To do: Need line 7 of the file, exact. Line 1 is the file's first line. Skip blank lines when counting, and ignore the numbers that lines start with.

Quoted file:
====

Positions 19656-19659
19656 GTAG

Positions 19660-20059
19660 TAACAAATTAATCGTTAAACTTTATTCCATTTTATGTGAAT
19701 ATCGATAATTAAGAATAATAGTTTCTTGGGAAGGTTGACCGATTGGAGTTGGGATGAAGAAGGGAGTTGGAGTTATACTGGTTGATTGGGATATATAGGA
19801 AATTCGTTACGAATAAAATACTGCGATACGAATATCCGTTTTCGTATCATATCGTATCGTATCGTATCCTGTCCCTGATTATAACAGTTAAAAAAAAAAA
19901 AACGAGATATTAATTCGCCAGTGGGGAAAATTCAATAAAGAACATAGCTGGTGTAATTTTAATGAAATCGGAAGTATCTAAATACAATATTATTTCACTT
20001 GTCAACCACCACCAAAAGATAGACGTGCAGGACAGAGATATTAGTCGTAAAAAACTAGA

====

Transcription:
19901 AACGAGATATTAATTCGCCAGTGGGGAAAATTCAATAAAGAACATAGCTGGTGTAATTTTAATGAAATCGGAAGTATCTAAATACAATATTATTTCACTT